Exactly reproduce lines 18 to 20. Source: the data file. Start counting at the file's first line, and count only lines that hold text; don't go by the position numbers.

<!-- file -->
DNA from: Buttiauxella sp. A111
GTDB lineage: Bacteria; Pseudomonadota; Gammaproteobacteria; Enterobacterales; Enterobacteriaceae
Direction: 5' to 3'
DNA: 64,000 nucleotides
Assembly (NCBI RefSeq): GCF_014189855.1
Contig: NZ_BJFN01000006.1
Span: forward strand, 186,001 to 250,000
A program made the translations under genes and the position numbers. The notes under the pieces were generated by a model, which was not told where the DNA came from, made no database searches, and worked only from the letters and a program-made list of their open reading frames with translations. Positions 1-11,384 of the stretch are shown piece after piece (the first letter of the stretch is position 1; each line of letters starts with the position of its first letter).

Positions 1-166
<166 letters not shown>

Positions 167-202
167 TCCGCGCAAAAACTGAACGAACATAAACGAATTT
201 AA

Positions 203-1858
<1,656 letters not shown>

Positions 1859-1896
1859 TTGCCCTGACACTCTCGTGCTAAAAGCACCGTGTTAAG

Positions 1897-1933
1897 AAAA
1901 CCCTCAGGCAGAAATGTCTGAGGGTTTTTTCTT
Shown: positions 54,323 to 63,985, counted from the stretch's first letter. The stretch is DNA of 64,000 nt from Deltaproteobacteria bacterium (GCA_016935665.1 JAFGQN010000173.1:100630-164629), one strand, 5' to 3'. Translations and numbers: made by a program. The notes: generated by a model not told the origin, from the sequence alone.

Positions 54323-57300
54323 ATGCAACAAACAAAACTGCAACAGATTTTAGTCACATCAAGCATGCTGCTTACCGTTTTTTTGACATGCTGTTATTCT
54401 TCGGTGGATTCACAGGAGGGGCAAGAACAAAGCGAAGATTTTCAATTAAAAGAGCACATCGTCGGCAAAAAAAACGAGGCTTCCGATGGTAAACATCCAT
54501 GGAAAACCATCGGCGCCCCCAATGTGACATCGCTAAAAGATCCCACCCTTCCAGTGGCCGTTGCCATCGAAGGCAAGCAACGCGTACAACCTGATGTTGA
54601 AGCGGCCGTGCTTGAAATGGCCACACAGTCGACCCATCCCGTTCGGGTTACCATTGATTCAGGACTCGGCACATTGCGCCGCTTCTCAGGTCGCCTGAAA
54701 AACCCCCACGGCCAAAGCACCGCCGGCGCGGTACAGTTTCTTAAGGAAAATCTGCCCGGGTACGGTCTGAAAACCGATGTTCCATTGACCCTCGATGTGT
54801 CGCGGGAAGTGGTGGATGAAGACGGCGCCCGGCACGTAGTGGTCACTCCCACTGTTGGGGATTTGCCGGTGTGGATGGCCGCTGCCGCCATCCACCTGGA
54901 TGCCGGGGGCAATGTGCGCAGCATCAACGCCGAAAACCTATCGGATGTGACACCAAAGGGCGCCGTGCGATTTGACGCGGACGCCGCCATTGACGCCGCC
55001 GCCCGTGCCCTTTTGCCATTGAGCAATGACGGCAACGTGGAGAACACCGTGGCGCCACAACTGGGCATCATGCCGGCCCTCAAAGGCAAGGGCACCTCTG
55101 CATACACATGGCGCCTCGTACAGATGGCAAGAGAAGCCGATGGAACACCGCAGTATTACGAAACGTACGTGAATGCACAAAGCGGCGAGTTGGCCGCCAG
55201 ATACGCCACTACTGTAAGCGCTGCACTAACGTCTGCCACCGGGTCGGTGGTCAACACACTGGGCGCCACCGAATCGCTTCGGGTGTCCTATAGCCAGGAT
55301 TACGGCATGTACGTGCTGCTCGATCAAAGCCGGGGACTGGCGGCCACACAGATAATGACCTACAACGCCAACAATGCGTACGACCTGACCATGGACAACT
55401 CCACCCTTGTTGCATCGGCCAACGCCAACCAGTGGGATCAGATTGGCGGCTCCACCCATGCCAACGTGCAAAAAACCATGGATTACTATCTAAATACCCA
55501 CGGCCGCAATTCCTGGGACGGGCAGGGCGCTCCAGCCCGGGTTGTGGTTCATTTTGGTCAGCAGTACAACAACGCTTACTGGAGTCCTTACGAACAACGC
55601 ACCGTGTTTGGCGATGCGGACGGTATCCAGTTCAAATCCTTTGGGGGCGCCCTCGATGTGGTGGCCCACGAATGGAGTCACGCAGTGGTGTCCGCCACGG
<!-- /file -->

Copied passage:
Positions 1897-1933
1897 AAAA
1901 CCCTCAGGCAGAAATGTCTGAGGGTTTTTTCTT